What do you think about this shift away from unpaid internships for college students? Agree or disagree?
The unpaid college internship, which reigned supreme over the past decade as the way to secure a job after graduation, may soon be disappearing.
According to a recent Wall Street Journal article, both employers and colleges are starting to rethink their internship policies.
In light of several high-profile lawsuits brought by former interns (including one against them), magazine publisher Condé Nast removed their internship program entirely. Many other companies are following suit: either ending their programs, or culling their offerings down to a few paid positions.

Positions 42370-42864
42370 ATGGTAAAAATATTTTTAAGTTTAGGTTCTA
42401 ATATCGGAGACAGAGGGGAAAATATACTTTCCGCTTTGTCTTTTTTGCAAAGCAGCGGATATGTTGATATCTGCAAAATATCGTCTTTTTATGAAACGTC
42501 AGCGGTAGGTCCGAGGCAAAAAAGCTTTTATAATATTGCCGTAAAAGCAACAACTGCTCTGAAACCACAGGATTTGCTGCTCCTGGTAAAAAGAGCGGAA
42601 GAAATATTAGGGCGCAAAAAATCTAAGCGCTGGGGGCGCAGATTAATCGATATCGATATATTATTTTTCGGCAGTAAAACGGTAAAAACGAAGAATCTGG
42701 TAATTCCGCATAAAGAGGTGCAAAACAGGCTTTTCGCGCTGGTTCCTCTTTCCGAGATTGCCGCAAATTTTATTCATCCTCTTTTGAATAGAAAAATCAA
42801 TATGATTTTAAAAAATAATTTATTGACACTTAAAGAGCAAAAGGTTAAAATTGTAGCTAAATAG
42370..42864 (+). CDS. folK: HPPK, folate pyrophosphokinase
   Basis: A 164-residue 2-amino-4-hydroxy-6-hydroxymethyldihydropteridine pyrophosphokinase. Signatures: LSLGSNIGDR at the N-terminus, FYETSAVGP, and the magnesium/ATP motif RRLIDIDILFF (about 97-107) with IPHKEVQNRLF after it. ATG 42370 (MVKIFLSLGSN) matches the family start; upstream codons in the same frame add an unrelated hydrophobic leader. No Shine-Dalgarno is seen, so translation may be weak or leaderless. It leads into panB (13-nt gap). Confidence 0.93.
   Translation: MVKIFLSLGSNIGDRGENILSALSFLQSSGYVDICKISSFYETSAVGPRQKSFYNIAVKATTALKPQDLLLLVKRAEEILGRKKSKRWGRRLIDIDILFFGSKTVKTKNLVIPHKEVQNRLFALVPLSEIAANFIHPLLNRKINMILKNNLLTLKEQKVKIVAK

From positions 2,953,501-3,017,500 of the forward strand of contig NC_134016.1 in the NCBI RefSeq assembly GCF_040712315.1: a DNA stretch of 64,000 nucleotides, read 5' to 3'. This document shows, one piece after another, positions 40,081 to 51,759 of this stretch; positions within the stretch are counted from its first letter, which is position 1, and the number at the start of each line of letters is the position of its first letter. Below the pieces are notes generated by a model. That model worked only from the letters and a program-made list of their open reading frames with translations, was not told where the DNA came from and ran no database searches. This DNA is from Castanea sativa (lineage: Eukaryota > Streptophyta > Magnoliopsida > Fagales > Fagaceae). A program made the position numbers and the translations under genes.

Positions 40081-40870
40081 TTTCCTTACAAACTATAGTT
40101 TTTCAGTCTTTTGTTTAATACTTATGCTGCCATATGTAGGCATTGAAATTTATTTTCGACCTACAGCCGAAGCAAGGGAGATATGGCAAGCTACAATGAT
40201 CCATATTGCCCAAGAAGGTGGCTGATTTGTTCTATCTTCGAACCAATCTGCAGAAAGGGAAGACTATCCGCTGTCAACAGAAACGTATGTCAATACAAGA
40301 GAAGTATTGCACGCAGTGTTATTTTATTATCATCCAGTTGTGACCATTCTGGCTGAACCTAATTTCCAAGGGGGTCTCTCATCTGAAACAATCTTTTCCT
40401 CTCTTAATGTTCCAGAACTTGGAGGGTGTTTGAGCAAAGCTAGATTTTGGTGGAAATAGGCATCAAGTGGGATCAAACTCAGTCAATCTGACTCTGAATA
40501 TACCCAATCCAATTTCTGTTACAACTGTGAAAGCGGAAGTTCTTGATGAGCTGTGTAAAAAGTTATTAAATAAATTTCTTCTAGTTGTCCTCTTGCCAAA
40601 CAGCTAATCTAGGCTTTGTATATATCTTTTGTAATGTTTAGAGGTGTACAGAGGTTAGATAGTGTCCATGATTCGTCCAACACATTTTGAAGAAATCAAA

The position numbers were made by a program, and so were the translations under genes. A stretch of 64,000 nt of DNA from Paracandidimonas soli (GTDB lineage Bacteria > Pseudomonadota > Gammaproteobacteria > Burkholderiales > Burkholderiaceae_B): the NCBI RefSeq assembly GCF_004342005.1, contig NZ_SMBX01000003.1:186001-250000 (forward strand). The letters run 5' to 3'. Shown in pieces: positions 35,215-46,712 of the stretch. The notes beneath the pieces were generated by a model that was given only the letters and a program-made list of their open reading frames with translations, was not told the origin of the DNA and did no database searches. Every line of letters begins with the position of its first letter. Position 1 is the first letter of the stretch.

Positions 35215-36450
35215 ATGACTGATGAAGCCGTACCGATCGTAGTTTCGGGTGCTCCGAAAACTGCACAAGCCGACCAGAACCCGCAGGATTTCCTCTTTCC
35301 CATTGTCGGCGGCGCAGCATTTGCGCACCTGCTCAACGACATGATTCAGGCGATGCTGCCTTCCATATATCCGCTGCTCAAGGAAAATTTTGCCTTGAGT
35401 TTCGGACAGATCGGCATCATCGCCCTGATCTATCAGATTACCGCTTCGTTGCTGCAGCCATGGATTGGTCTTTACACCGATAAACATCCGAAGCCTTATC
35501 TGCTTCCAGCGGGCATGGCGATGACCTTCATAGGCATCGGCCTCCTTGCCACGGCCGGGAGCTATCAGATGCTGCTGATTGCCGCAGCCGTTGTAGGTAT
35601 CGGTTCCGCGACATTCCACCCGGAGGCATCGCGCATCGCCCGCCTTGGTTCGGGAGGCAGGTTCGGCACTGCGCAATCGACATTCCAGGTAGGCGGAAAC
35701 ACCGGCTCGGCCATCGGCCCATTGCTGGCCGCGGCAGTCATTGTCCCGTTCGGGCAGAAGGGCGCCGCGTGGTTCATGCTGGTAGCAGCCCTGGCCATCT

From the story:
A survey last year from the National Association of Colleges and Employers suggests unpaid internships don’t help students land full-time jobs. Alums of unpaid internships had full-time job offers at nearly the same rate as those who had no internships at all—about 37%, compared with 62% for those with paid internships.
Though cutting unpaid internships may lead to better pay and richer experiences for interns who land paid positions, it also means increased competition for everyone else.
On the other side of the table, colleges are also starting to crack down. Hoping to protect their students from what some think is unpaid labor, Columbia University is no longer offering credit for internships, while Hamilton College won’t post unpaid opportunities from companies that also offer paid positions.
How do you feel about unpaid internships? Do you think the system should change, or are they a valuable part of a student’s preparation for the career world?
Susan Shain is a travel blogger who loves helping people discover adventure through international travel or alternative careers.